The book seems to have hit the zeitgeist in a way legal history books don't usually do: for one thing, Hartog will be on the Diane Riehm show January 17.
I asked him to think about this new work in the context of his oeuvre:
"I'm not sure I know how to situate 'Someday All This Will Be Yours' in the context of my oeuvre, except that having now spent a lot of years immersed in really depressing but wonderful cases/trial transcripts involving really obscure people and families in New Jersey, mI now have this hankering to deal with big-team con-law cases involving litigants everyone knows about. I want a thick historiography to engage with."
Is this the end of "legal history from below?" What I really think is that, having learned from Dirk and others for many years how to be deeply attentive to unfamous people's profound engagements with law in U.S. history, perhaps it is time to revisit appellate legal cases without apology. I would love to hear what other people have to say about the impact on them of Hartog's socio-legal history, and of how to think about the prospect of turning increasingly to "big-team con-law cases." Don't know about y'all, but I have been writing about Brown v. Board for the past few months, and I quite like it -- tho' I feel like I'm cheating, and am a bit afraid that some other legal historian is going to call me on the carpet for betraying the club.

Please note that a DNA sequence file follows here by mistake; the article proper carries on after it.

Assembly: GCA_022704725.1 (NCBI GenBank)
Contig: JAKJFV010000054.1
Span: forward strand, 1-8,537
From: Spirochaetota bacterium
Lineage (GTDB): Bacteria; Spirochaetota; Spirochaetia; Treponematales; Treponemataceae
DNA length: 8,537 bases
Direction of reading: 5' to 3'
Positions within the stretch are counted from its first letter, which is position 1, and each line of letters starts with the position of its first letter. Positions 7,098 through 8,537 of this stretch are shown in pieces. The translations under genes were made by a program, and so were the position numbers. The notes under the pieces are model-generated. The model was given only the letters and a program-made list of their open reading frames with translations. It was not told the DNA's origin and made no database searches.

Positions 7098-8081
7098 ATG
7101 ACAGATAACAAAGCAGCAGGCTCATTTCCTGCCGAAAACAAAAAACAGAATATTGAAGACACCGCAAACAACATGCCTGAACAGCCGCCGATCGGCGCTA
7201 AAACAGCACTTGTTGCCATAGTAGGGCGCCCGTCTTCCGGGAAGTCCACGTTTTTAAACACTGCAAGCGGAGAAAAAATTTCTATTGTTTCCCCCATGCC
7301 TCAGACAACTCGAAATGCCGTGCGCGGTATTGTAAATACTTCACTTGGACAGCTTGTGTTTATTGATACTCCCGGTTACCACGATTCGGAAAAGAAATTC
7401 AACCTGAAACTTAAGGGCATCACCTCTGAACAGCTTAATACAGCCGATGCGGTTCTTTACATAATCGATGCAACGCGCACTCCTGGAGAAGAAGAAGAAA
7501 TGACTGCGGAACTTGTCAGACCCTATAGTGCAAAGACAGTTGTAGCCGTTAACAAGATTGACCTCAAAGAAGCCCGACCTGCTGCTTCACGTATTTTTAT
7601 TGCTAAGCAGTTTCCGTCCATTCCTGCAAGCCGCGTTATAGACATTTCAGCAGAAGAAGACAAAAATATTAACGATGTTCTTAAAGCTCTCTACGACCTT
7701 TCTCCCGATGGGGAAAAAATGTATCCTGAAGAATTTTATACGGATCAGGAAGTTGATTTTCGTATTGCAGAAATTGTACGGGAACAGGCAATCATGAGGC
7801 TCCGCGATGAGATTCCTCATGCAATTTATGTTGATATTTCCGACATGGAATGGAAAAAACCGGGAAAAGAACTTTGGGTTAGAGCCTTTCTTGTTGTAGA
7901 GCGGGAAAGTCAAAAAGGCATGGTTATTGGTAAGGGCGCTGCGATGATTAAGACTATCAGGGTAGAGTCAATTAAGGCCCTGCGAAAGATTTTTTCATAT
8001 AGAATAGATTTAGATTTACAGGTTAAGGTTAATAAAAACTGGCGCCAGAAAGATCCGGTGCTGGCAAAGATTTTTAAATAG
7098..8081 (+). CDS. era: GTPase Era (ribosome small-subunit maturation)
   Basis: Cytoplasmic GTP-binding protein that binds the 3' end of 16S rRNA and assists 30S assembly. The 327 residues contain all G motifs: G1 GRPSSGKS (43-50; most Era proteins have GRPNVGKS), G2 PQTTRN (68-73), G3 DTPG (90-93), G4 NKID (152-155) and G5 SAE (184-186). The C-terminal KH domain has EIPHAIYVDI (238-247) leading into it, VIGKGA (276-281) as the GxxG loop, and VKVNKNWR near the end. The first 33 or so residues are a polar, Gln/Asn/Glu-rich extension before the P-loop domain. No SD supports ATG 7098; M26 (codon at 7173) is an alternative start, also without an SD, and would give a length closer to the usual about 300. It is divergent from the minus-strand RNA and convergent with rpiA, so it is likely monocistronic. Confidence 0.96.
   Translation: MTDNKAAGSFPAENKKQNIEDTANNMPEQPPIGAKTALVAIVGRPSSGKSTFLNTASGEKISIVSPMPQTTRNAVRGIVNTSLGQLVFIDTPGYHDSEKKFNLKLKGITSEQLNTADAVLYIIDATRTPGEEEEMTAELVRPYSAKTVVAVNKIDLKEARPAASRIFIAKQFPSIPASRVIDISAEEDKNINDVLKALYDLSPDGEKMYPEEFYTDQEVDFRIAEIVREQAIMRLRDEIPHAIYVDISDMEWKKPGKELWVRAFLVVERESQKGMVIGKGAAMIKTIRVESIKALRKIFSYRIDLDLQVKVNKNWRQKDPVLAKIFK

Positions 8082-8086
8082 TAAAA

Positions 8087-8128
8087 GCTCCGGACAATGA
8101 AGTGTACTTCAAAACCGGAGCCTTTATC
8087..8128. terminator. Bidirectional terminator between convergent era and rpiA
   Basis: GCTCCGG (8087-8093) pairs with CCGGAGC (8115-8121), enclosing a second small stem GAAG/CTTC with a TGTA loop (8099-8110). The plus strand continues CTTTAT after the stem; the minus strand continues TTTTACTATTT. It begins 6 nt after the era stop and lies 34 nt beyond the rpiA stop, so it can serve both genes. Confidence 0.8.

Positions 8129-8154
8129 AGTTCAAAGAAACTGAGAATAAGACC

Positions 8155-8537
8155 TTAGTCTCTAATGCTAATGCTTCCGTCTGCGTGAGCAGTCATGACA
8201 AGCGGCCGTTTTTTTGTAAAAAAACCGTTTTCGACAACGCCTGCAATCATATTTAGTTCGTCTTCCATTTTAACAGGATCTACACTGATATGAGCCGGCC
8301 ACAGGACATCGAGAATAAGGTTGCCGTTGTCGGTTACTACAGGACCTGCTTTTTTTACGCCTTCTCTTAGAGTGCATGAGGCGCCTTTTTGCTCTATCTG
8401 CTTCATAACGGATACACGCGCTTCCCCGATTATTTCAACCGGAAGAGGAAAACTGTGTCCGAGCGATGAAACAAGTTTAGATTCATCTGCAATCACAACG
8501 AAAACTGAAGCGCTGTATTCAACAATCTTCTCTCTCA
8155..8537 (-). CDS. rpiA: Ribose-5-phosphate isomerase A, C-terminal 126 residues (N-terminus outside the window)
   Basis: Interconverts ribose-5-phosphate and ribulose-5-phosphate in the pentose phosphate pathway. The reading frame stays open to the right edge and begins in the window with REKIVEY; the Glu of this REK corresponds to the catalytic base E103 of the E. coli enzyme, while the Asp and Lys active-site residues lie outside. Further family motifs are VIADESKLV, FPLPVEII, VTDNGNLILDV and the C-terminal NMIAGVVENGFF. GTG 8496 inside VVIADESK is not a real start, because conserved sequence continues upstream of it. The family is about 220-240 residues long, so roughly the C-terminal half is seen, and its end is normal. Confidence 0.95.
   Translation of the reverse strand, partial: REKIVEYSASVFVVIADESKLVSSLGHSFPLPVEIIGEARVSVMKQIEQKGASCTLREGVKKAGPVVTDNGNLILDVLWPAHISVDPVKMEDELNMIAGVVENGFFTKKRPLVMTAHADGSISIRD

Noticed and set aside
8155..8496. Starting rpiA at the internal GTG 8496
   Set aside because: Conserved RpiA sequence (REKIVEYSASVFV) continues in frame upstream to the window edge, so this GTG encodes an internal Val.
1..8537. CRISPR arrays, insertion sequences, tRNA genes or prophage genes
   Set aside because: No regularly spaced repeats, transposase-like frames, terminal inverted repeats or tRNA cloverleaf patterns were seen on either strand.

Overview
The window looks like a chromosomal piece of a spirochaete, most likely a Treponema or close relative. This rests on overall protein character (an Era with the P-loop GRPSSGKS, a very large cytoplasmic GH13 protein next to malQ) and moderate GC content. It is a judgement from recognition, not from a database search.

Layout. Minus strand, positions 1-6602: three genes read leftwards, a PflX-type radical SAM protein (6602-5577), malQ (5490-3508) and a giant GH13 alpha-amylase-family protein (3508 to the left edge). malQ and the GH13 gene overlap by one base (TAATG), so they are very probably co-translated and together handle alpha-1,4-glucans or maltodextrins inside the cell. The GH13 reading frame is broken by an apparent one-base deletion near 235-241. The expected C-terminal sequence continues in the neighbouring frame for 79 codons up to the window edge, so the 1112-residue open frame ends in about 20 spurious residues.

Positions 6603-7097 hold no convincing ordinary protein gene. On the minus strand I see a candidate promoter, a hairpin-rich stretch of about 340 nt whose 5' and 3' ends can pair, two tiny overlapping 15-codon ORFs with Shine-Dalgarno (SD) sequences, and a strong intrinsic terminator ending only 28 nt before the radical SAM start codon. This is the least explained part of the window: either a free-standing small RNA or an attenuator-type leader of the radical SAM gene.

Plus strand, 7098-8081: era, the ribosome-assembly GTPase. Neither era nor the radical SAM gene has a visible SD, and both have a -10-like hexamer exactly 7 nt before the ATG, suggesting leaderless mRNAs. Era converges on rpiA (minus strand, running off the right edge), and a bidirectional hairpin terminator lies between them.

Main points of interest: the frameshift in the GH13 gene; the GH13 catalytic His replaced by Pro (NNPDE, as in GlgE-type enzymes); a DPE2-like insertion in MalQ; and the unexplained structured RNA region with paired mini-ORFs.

Hartog also said: "The better answer to your question is to quote Joyce Appleby, who said to me about eight years ago, when I told her that I was working on old age and care: 'Oh, you baby-boomers, always just writing about your own lives'."